Q&A with WHS Manager Alana Morris
Q: Is travel to and from work, covered by Worker’s Compensation in the ACT?
A: Generally, yes.
A work-related injury is a personal injury, disease or illness arising out of, or in the course, of worker’s employment.
You may be able to claim if;
- You have an accident at work
- Contract a disease from work
- Aggravate a previous injury; or
- Receive an injury on a journey travelling to or from;
- Your employment
- Anywhere is it necessary for you to go to obtain a medical certificate or to receive medical treatment or rehabilitation.
For more information, visit the WorkSafe Portal here
Q: Am I legally required to provide a site-specific induction?
A: Yes. A PCBU must ensure that all workers are provided with the tools and information necessary to undertake their works in a safe manner.
Workplace specific inductions will vary depending on the type of construction work and the construction phase a project is going through at the time a person comes to the workplace.
For example, at a less complex workplace like a single house site, a workplace specific induction could include a short pre-start induction video and/or on the job training. For a large and complex civil or commercial workplace a more detailed induction would be required, for example to explain the emergency response and evacuation processes.
The recommended information to be provided to workers and other people as required at a workplace induction includes:
- hazards and risks specific to the workplace such as overhead power lines near the workplace;
- control measures for those risks such as no-go zones for working near overhead electric lines;
- site specific rules that must be complied with such as personal protective equipment like hard hats that workers must wear and use;
- safety documents, policies and plans specific to the workplace such as traffic management plans;
- who to report accidents, incidents and hazards to and how to report them;
- accident, emergency and evacuation procedures and associated equipment at the workplace; and,
- the layout of the workplace including entries and exists, loading and unloading areas, location of facilities, first aid and security requirements.
You should also update people when there are changes to the workplace that may affect health and safety.
Q: What are the benefits of completing a prestart machinery check?
A: As a responsible operator, running a pre-start check on your plant or machinery before you start the day is the best way to ensure the job gets done safely and without delay.
Undertaking a pre-start check on your machine before you start a days work, happens in three stages.
Step 1 - Visual inspections of important features prior to starting the machine
Step 2 - Visual & function tests while the machine is turned on but stationary
Step 3 - Testing the machine’s functions during a short drive
STEP 1 - BEFORE TURNING THE MACHINE ON:
The following checks need to be made while the engine is off and we recommend that they are done in the following order.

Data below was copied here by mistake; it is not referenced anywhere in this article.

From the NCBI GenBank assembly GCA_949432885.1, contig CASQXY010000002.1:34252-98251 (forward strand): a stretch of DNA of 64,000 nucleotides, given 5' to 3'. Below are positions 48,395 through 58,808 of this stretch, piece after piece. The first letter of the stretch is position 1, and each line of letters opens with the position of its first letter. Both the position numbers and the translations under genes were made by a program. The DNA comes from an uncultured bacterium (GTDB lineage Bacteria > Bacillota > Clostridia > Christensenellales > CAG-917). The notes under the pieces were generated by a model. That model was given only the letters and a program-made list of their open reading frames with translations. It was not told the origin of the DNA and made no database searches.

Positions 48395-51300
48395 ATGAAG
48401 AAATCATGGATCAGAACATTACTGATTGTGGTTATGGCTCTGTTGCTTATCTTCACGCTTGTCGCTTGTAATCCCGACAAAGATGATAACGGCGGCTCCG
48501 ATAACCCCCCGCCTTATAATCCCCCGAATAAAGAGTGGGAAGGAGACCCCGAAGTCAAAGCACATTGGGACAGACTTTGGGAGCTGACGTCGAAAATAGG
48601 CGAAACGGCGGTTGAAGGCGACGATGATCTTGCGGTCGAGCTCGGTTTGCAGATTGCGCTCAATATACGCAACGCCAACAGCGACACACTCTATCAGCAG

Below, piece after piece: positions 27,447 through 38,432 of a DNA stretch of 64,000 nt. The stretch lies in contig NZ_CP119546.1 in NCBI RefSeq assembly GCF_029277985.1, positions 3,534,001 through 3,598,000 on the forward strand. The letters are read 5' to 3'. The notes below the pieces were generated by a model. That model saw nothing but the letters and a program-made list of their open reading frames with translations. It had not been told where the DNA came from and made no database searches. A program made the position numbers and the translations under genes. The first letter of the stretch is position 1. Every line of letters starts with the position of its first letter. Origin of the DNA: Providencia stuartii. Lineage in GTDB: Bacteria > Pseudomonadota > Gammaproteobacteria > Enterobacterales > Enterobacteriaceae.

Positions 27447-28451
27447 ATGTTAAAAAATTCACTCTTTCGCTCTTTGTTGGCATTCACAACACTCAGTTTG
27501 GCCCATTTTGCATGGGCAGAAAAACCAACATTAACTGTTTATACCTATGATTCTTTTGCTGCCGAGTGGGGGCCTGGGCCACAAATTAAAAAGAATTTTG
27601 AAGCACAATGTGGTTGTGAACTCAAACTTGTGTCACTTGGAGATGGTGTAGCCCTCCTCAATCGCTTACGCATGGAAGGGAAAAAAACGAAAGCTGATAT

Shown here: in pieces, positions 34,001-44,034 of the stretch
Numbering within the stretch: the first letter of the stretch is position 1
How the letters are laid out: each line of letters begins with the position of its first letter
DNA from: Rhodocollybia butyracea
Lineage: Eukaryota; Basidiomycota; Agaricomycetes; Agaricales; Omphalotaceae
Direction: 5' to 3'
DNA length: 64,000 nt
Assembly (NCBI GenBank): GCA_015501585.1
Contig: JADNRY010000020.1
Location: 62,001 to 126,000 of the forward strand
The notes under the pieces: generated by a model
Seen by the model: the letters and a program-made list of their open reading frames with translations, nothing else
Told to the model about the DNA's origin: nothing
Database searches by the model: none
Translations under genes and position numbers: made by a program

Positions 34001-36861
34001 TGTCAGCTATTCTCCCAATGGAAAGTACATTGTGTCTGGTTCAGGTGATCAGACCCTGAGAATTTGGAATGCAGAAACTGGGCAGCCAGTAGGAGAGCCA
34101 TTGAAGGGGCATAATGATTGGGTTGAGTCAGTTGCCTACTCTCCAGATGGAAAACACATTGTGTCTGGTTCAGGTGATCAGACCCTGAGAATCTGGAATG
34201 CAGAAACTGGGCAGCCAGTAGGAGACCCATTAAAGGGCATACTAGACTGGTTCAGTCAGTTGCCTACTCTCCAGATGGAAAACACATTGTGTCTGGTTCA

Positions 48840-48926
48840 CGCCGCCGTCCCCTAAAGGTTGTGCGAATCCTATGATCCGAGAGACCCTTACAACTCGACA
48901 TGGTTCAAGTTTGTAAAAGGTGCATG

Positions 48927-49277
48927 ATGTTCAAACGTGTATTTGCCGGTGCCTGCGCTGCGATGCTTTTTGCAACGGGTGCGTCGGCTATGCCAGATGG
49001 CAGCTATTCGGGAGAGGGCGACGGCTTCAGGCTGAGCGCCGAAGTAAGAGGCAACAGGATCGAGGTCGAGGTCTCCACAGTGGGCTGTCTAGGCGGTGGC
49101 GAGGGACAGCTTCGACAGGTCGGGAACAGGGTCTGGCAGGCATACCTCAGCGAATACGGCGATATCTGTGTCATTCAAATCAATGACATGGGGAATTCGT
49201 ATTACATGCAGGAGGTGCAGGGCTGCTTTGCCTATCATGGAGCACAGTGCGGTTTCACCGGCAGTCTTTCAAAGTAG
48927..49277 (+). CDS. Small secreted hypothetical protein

- Inspect Hydraulic Lifts & Tilt Rams (if applicable) - are these lubricated and carry no damage?
- Battery - are the bracket terminals secure and clean?
- Are the battery electrolyte levels correct and caps in place?
- Is the battery charge sufficient for a day's work?
After these steps there are then a bunch of machine specific steps that are unique to each class of machine that you will need to visually inspect prior to turning the machine on. This involves things like the tracks, booms, arms and ground engaging tools.
Safety Fittings and Features
- Seat and Seatbelt - working and no damage?
- Data Plate - is it readable?
- Warning Decals - are they readable?
- FOPS & ROPS - are they secure and in good condition?
Coolant, Oil & Fuel Levels
- Engine Oil Level - correct?
- Fuel - enough for the day?
- Transmission Oil Level - correct?
- Hydraulic Oil Level - correct?
- Coolant Level Correct for temperature?
- Fluid Leaks - ensure there are no fluid leaks under the machine
- Attachments like Buckets, Brooms, Spreader Bars etc - are they secure and the pins secure?
- Is there any damage to attachments that is visible? Make a note
- Ground Engaging Tools and surface (such as tracks, buckets etc) - is the cutting edge loose or worn?
At the end of these basic checks, plus the visual inspections you make that are specific to the machine you are checking, then it’s time to turn the key. Make note of how smoothly it started and whether it’s running well at the point of start.
STEP 2 - AFTER TURNING THE MACHINE ON:
Now, it's time to get that machine purring and run through the final safety inspections.
General Functions (common to all machines)
- Horn - does it work? And is there any issue with its volume?
- Hand Controls - do they operate correctly?
- Foot Pedals - are they clean and do they operate correctly?
- Control Panel - are there any issues with warning indicators, lights and gauges?
- Reversing Beeper - does the machine operate in reverse? And do the beepers work?
- Lights - do they work? Can they operate on spot or drive mode?
- Rotating Warning Light - is it operational?
- Park Break - does it hold the machine on an incline?
After these general checks, we are going to run through a bunch of unique features with your machine - like operating the boom, bucket, rippers or GPS if these are fitted to the machine. We’ll discuss these below.
STEP 3 - WHILE DRIVING THE MACHINE NOW:
To complete the final checks you need to drive the machine a small distance.
- Is the steering working well with no undue noise/stress?
- Steering clutches - is there no excessive play?
- Creep - the machine doesn’t creep when controls are neutralised
M: 0430 052 089